In second grade, it almost came unraveled, and it actually was not a time when I was in cruise control. Rather, my imagination got me called out. You know, that thing you usually encourage in children? That thing you lose as you get older and wish you could recapture? Yeah, that. It was because of my imagination I turned in what appeared to be the sloppiest, most unimaginative thing I’ve probably ever done in an academic setting. I’ve never told the story before. I was so mortified at the time, and it didn’t really lend itself to telling once the moment had passed. Or so I thought. I think I’m ready to tell it now. I just wish there was some way for Mrs. Shonkweiler to read this.*
*I also hope I spelled that right. That is not an easy name to keep in your memory for, what, twenty years?
Let’s back up a little bit, back to kindergarten for just a moment. Coloring was (and I’m assuming still is) a big part of the kindergarten experience. I always got dinged for leaving white spots, and to this day I’m a bit bitter about it. I can’t help that melted wax didn’t always smear just right into the paper. It wasn’t as if I blatantly left spots uncolored. Crayons just don’t color as evenly as pencils. I also got dinged for not being the best cutter, which is absurd, because I was a damned wizard with scissors later in elementary school. Probably still am, but I’d be the first to admit I’m rusty. Anyway, ever since I wasn’t allowed to switch kindergarten classes because of those two things, I’ve been a little sensitive about my skills in those vital areas. The coloring pages, though greatly slowed, did not stop in kindergarten.
No, even in the second grade you occasionally got to do some coloring. I couldn’t tell you a single thing I colored the whole year outside of this one, infamous picture. There was more to it than just coloring the picture. You probably had to pick out certain things, write a little description of things in the picture, and so forth. That was not enough for my imagination, though. No, I had bigger ideas than a little assignment that was most likely just something to occupy our time for a little while. We had been presented what looked like a pleasant enough day at the park with people and animals strolling through and doing park things. I saw a pair of magical cardinals.
I don’t remember everything about this picture, but I can swear to you on the pain of a gory death there were two cardinals sitting on a fountain, or maybe one at a fountain and one on a lamppost. I took a moment to survey the scene and decided that those two cardinals turned everything below it red, like little searchlights. I quickly started in coloring the birds and the area underneath them. No! I quickly decided. These cardinals were better than a pair of oddly colored flashlights. They turned all they flew over red. FOREVER. Yeah, now that’s what I’m talking about. Nobody would mess with those cardinals.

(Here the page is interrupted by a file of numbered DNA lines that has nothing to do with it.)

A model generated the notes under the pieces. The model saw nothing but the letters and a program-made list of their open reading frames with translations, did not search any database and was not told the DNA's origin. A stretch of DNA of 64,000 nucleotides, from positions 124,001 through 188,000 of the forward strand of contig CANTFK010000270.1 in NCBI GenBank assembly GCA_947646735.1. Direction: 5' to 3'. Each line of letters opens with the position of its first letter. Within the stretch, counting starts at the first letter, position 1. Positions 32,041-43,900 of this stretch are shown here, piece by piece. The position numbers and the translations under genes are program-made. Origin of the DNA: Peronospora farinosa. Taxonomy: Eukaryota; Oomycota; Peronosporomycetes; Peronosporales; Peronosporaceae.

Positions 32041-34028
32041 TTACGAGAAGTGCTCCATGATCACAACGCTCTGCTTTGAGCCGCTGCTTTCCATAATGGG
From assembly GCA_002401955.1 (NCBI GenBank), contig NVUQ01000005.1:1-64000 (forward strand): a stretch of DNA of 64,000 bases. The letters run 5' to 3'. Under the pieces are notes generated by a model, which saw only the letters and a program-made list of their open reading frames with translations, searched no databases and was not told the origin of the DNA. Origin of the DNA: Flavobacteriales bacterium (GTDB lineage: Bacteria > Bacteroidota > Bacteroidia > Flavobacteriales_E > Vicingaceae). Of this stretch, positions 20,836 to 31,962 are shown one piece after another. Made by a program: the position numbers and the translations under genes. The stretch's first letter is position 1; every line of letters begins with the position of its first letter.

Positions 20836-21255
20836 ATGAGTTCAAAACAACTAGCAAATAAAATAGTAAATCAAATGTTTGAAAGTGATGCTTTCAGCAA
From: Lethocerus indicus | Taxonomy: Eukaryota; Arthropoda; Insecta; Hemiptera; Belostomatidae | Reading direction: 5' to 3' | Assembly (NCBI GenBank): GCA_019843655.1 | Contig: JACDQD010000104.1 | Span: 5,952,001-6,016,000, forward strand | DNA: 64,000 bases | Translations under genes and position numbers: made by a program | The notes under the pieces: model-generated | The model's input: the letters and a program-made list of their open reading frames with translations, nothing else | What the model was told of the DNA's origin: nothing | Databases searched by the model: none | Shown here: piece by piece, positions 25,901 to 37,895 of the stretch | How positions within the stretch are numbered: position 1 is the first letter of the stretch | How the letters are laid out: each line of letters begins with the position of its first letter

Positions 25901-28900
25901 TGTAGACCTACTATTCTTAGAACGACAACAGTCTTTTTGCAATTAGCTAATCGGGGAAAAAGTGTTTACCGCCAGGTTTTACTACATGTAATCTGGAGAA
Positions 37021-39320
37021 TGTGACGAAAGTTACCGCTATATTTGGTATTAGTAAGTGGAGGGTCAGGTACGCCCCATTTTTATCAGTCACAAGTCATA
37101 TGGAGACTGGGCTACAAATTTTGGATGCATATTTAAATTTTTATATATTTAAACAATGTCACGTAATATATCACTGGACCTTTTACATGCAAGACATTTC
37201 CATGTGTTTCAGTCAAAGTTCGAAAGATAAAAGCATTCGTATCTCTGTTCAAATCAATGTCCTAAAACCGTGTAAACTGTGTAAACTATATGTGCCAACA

This led to a pretty sound, logical next step. These cardinals live in this park, and have for a long time. I mean, obviously cardinals are not migratory birds, that’s why they were always at the birdfeeder when we ate breakfast. That means these birds must have flown over every section of this park. Clearly, the decision was out of my hands. The entire picture must be colored red.
And it was. My hand was almost as worn down as the nub of red wax between my fingers. But there it was. A completely red rendering of this park. I didn’t know if my red crayon was going to hold out, but by God, it made it. I finished whatever else I needed to do with the assignment and handed it in, proud and sure of my work.
I did whatever it was second graders do when they’ve finished stuff early. Or, at least, whatever wouldn’t get me in trouble. Probably reading a book or something. A short while later, Mrs. Shonkweiler rather angrily yelled out, “Who did one?” We all turned to see what had happened. My eyes bulged. “Who just colored this all red? Come up here and do it right!”
Leaving aside I had clearly forgotten to put my name on it, I was mortified. It suddenly snapped in what it must have looked like from the outside. Some lazy slob just colored in the whole thing one color just to get it done. I wasn’t one of those kids! I wanted to go up and explain the whole story to her. I wanted to tell her it wasn’t what it looked like. See? I hadn’t gone over the lines! At least, not much! There was a reason for it, I didn’t just do it out of spite!
I couldn’t get the story out, though. I was more than embarrassed enough, I wasn’t going to compound it with some wild story that had seemed so real just a handful of minutes before. It wasn’t worth it. As quickly as I could, I went up, grabbed it and a blank one, and went back to my seat to color it more conventionally. I don’t remember anything about the second version, other than I did it quickly and with burning cheeks. I don’t think I said another word the rest of the day. I also don’t think the teacher said anything to me. I think she was surprised who grabbed the picture and wasn’t really prepared for one of the honor roll kids to be coming up. Now, in third grade, I was little demon who, while I still made good grades, was probably enough of a troublemaker to do something like that. Not second grade. I was sincerely still an angel at that point.* It turned in the second version, and the issue died.
*At school, anyway. I make no promises about how I was at home.
Except with me. That picture still to this day pops into my head every now and then. I still wanted to explain that there were reasons, good reasons, for why I did that. There was a narrative and a logic to the red madness. Moral of the story: if it’s not well explained, it’s not going to be seen as particularly creative, no matter what was going through your head at the time.